Bob picks his 7 favorites from Worldwide auction in Arizona

Rare exotics, pre-war classics and a few celebrity cars populate the small but robust selection of collector cars

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Worldwide
Worldwide has changes venue for its Arizona auction | Bob Golfen photos

Worldwide Auctioneers holds its fourth annual Arizona Auction Week sale at a new venue for 2020, pitching its tents on a former golf course turned event center on Scottsdale’s southern border. 

The car selection is small but tasty, with just 58 lots that include such rarities as the first production prototype 1995 Ferrari F50, a massive 1937 Packard 12 convertible sedan originally owned by screen legend Betty Davis, a 1971 Plymouth Cuda 440-6 convertible owned by hockey star Ed Belfour, and an evocative 2009 Bertone show car named Mantide. 

Worldwide has a strong contingent of classic Cadillacs among the offerings, including several fine pre-war examples, plus a 1930 Duesenberg Model J Berline, a 1932 Chrysler Imperial CH convertible sedan and a striking 1934 Auburn 850Y Custom Phaeton.

The auction starts at 5 p.m. on Wednesday, January 15.

There are lots of sharp cars that caught my eye, and here are seven favorites:

1995 Ferrari F50 Prototipo

Of course, this red bauble is something that I would be delighted to park in my own garage.  The F50 is a fabulous car as well as being a living piece of Ferrari history, not only as the test mule (or more appropriately, thoroughbred) used to perfect this exotic line of V12 sports cars but the show car that debuted at the Geneva Motor Salon. Factory restored before being sold to the public, the Ferrari has just 1,400 miles on its odometer.  Sigh.

Worldwide

1968 Shelby GT500 convertible

This Shelby Mustang is special indeed.  “An original, unrestored time-capsule example” is how Worldwide describes this remarkable piece of Carroll Shelby’s high-performance mastery.  Owned by just one family until 2019, this GT500 has its original interior, paint, sheetmetal, engine and transmission and has been driven just 35,618 miles.  All true, according to a 4-hour inspection and photo documentation by Ford expert Kevin Marti.  And despite its age, it looks absolutely terrific.

Worldwide

2009 Bertone Mantide

A one-of-a-kind concept car by Carrozzeria Bertone of Milan in collaboration with Danisi Engineering, the Mantide is an intriguing example of the coachbuilder’s art.  As outrageous as it looks, Mantide is a fully road-ready machine powered by Chevrolet; there’s a 638-horsepower Corvette ZR1 supercharged L59 V8 under its sculpted hood, with a 6-speed manual transmission and the capability of pushing Mantide past 200 mph.  Pictures do not do it justice.

Worldwide

1936 Auburn 852 SC Boattail Speedster

The Auburn Boattail Speedster is a perennial favorite with classic car people everywhere, and this is a particularly great one.  A rare supercharged example, the Speedster has been gorgeously restored, a CCCA Senior and 100 Point Award winner finished in a luscious shade of dusky red.  The magical styling was done by master designer Gordon Buehrig, who also created the Cord 810. This rare and elegant machine will be sold with no reserve at Worldwide on Wednesday.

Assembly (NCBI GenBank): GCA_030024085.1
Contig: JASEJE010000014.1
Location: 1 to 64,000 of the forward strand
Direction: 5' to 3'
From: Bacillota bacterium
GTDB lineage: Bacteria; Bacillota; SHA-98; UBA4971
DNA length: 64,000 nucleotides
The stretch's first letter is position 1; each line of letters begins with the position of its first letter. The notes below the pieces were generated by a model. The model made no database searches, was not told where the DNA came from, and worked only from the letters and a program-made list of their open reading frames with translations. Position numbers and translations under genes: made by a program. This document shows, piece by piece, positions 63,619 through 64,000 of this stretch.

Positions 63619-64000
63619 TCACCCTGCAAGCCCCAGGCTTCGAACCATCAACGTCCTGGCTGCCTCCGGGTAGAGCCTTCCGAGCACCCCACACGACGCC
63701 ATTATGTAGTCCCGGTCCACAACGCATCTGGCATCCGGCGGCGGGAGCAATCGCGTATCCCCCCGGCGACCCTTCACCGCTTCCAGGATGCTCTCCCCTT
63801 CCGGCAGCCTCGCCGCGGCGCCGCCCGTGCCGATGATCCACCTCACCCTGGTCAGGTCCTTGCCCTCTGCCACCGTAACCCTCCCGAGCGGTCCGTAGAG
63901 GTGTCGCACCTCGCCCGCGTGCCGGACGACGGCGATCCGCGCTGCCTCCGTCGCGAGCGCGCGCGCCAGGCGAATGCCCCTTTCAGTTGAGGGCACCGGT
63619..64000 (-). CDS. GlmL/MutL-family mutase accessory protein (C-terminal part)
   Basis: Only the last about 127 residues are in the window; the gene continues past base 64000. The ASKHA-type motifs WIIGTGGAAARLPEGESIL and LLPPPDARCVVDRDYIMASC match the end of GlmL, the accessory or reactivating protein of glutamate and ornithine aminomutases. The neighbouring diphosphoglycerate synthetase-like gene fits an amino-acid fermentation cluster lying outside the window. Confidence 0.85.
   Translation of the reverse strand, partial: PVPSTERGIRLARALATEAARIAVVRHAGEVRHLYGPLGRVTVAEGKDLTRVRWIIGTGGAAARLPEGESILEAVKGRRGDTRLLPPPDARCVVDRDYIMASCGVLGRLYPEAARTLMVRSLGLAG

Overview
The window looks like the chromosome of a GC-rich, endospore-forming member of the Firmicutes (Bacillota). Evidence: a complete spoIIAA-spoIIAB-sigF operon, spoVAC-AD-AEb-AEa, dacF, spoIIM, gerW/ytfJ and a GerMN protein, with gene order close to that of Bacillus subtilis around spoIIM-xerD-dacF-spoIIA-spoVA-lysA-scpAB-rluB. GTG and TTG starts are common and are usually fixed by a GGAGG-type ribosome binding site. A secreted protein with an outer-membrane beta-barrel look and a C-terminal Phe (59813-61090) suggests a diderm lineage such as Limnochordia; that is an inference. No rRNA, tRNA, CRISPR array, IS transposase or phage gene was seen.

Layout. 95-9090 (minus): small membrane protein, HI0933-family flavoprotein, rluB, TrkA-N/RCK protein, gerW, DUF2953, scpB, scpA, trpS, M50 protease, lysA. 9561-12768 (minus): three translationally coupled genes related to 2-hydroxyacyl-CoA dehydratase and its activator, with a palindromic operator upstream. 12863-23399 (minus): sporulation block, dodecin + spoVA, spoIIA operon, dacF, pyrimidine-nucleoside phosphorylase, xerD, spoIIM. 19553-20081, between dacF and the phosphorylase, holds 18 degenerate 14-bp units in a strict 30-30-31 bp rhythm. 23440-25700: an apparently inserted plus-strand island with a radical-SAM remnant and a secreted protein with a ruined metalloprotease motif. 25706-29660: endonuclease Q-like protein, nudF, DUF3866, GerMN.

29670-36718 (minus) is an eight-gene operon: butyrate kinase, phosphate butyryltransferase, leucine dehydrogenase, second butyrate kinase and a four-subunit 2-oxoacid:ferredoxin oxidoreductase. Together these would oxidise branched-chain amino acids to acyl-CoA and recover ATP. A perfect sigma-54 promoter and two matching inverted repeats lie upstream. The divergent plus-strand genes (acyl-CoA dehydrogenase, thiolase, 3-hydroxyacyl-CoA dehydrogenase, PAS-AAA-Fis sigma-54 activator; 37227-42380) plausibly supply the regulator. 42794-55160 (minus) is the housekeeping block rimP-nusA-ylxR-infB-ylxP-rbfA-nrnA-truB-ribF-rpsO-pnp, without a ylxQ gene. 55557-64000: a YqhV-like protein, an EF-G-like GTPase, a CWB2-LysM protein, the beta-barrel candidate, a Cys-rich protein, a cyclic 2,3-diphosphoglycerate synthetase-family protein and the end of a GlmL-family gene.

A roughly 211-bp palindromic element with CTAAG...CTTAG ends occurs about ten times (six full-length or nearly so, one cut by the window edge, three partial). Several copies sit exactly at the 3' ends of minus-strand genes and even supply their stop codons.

1935 Chrysler C1 Airflow Coupe

Another piece of imaginative pre-war design, although too radical-looking in the eyes of the car-buying public at the time, the short-wheelbase two-door version of the Airflow is the best model for the aerodynamic shape.  This one is attractively restored, which must have been a complex task considering all the bits of Art Deco trim that highlight it. It’s an AACA Senior Award winner and won Best of Show at a Chrysler Airflow Club of America national meet.  Very nice.

Worldwide

1969 Ford Mustang Boss 429

So, this is the second Mustang-based entry on my list, but how could I resist a blazing-red big-block that has been so immaculately restored?  Powered by a NASCAR-bred 429cid V8 conservatively rated at 375 horsepower, it is one of just 859 Boss 429 Mustangs produced for 1969.  Beauty and brawn and fully documented by a Marti Report.

Worldwide

1956 Chrysler Ghia Plainsman concept car

I first spotted this oddity a couple years back at the Amelia Island Concours in Florida, a weirdly wonderful example of ’50s kitsch designed by Ghia of Italy.  What seems like a random collection of styling cues, especially that roofline, the Plainsman stays true to its frontier name with an interior trimmed in fuzzy brown-and-white cowhide.  The look is strongly polarizing, to say the least.  

Bob Golfen is a longtime automotive writer and editor, focusing on new vehicles, collector cars, car culture and the automotive lifestyle. He is the former automotive writer and editor for The Arizona Republic and SPEED.com, the website for the SPEED motorsports channel. He has written free-lance articles for a number of publications, including Autoweek, The New York Times and Barrett-Jackson auction catalogs. A collector car enthusiast with a wide range of knowledge about the old cars that we all love and desire, Bob enjoys tinkering with archaic machinery. His current obsession is a 1962 Porsche 356 Super coupe.

3 COMMENTS

  1. So significant a difference between the 4 door Airflow and this 2 door. The 4 door is an interesting bit of auto history, but this 2 door is just outstandingly great.

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